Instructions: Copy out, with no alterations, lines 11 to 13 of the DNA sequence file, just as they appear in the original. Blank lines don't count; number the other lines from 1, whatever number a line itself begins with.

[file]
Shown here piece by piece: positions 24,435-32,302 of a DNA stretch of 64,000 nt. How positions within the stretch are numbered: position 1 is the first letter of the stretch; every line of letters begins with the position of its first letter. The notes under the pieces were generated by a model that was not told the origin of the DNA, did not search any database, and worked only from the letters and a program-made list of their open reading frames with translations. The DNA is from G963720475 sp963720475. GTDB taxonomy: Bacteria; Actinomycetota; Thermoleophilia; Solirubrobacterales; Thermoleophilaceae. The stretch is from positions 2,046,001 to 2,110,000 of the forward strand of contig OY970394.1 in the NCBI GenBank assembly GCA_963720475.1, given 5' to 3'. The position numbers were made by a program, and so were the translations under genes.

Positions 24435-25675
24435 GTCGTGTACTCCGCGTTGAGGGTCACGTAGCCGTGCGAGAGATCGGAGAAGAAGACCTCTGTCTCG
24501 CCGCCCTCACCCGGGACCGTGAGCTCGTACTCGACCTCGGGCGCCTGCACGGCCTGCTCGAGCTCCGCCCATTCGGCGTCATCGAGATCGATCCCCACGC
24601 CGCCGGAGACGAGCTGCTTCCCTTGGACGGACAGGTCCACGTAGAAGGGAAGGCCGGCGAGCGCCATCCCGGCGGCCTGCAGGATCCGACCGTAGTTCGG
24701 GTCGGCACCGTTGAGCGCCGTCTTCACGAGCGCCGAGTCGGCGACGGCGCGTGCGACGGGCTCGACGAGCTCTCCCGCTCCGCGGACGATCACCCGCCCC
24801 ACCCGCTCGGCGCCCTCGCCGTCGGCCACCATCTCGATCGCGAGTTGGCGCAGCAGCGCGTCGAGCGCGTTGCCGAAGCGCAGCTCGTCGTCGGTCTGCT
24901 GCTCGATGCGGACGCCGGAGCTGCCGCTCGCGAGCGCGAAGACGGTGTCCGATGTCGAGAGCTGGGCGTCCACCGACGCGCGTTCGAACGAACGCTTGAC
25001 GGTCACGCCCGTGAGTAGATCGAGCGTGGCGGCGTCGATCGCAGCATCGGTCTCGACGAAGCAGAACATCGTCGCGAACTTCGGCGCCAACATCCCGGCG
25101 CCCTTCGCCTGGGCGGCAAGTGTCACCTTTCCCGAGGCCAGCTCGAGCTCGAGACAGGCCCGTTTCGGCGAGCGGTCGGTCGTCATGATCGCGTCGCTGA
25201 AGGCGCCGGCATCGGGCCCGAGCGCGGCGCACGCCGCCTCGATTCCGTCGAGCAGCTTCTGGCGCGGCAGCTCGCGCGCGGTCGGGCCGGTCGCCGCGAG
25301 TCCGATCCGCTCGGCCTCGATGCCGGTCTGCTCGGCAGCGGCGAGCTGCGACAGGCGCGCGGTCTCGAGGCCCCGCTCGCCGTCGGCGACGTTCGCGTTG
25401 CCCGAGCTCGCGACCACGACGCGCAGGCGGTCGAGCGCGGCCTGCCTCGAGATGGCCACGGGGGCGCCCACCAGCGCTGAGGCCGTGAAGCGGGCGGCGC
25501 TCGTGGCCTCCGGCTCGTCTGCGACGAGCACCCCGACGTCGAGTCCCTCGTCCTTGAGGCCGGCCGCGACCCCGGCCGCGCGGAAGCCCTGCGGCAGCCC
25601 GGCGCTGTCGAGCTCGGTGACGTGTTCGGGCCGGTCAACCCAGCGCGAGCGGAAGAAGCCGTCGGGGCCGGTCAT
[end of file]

25201 AGGCGCCGGCATCGGGCCCGAGCGCGGCGCACGCCGCCTCGATTCCGTCGAGCAGCTTCTGGCGCGGCAGCTCGCGCGCGGTCGGGCCGGTCGCCGCGAG
25301 TCCGATCCGCTCGGCCTCGATGCCGGTCTGCTCGGCAGCGGCGAGCTGCGACAGGCGCGCGGTCTCGAGGCCCCGCTCGCCGTCGGCGACGTTCGCGTTG
25401 CCCGAGCTCGCGACCACGACGCGCAGGCGGTCGAGCGCGGCCTGCCTCGAGATGGCCACGGGGGCGCCCACCAGCGCTGAGGCCGTGAAGCGGGCGGCGC